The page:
Central Electronic System of Payment Information (CESOP)

CESOP—A significant European Union (EU) wide reporting requirement impacting payment service providers

If you thought implementing Foreign Account Tax Compliance Act (FATCA)/Common Reporting Standard (CRS) was hard, try CESOP!

Introduced by the European Commission with the objective of fighting Value-Added Tax (VAT) fraud, the CESOP, as it is now commonly referred to, places significant reporting obligations on the EU Payment Service Providers (PSPs) regulated by the revised Payment Services Directive (PSD2), to report in-scope cross border payments processed by it with effect from 1 January 2024. Whilst the ask is daunting, this appears to fit in with a wider global trend of countries imposing greater tax reporting obligations on businesses.

Where did this come from?

With e-commerce platforms becoming an ingrained part of our lives, CESOP originated from a concern that consumers located in one EU Member State were making purchases from other jurisdictions which were either incorrectly subject to a wrong amount of VAT or no VAT at all. Therefore, the whole objective of CESOP is to close this VAT gap and fight potential VAT fraud.

What is interesting to note is that the focus is solely on cross border payments, as we understand the tax authorities believe that they have good oversight over local purchases/payments but yet to get a firm grip on cross border payments.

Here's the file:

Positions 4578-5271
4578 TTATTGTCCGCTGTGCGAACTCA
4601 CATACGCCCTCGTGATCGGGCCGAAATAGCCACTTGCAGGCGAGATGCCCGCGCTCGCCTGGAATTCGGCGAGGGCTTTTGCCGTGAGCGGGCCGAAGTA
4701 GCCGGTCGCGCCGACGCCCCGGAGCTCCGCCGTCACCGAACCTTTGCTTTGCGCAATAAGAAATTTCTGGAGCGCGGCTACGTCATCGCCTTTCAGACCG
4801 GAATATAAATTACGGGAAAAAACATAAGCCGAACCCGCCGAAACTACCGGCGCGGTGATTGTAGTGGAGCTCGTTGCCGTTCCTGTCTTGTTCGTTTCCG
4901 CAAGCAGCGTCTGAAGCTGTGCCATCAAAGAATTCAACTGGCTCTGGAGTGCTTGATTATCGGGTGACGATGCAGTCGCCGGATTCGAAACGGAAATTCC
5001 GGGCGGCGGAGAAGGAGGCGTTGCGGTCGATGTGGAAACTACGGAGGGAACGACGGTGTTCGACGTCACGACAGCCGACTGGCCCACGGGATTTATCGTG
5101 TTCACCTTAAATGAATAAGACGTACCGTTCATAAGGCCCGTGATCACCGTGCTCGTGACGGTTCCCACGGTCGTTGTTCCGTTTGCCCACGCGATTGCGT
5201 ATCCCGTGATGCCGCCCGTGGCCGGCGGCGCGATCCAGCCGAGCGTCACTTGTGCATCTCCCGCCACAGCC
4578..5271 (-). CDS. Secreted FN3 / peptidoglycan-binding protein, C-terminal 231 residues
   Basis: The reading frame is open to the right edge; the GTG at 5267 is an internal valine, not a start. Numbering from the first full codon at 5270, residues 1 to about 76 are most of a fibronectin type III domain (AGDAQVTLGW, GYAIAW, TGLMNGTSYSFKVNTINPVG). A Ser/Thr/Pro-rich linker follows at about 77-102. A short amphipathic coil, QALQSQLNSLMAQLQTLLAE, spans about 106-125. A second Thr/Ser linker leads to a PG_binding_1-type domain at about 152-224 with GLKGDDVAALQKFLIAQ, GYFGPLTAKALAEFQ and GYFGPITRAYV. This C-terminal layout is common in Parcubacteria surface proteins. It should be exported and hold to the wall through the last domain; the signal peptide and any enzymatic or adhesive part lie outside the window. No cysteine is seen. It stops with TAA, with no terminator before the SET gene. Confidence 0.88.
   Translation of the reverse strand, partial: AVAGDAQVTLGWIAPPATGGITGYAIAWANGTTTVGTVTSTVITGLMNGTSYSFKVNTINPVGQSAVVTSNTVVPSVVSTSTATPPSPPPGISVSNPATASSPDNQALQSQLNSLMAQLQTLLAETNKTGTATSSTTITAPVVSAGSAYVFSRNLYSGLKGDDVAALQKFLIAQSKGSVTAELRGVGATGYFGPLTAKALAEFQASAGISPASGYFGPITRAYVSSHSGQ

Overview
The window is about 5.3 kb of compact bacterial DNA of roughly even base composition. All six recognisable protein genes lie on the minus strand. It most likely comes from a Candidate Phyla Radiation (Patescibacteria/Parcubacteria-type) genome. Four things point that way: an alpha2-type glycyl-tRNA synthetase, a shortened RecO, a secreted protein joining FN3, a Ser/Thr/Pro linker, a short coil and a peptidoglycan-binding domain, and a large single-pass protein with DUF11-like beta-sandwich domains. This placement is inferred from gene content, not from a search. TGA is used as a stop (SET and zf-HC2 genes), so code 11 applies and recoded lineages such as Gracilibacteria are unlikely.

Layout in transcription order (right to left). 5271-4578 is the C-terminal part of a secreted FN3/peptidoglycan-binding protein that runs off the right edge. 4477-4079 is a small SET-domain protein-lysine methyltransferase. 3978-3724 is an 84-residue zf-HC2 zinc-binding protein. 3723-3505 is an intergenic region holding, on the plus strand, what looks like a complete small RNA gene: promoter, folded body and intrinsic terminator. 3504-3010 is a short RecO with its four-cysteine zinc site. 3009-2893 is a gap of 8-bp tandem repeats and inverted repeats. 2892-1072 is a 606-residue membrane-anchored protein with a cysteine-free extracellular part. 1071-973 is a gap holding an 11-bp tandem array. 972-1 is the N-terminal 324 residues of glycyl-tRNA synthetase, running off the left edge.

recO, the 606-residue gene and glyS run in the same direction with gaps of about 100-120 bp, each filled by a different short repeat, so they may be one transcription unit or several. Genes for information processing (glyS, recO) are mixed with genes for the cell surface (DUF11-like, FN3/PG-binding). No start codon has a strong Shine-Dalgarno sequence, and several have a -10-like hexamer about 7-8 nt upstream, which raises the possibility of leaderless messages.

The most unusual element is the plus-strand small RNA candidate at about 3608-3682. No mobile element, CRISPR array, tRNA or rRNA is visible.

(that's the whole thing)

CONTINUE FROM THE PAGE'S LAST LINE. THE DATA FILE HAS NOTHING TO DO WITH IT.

How big a deal is it?

For several months now we have had discussions with numerous stakeholders, and the one point which stands out is that the implementation of CESOP is likely to be challenging for both PSPs and the tax authorities alike given the short timeline.

From PSP’s perspective, it is important that they review their systems to identify in-scope establishments and/or branches and payments, consider whether these systems capture the relevant data required to be reported for each in-scope payment, and then collate, process, and report data on such in-scope payments in all the EU Member States where they operate. One PSP informally mentioned that CESOP could impact 70 systems and require them to report over 1 billion payments in the course of a year!

Additionally, now that the EU VAT Directive has been amended to incorporate CESOP-related provisions, national governments are also working at brisk speed to finalise their legislation and set up the required infrastructure to handle such volumes of data. Whilst some countries like France and Germany have already published their final legislation, others are not far behind as they are either awaiting formal ratification of their legislation or are in the process of finalising drafts.

Whose concern is it within the business?

Whilst CESOP has been/is being embedded into the VAT legislation with the objective of fighting VAT fraud, the underlying VAT treatment of the transaction to which the payment relates does not matter to the PSP which processes such payments, as it is unaware of what the payment relates to. Moreover, the definition of the payment that needs to be reported is in line with the definition of a ‘payment transaction’ under PSD2, and not the VAT legislation.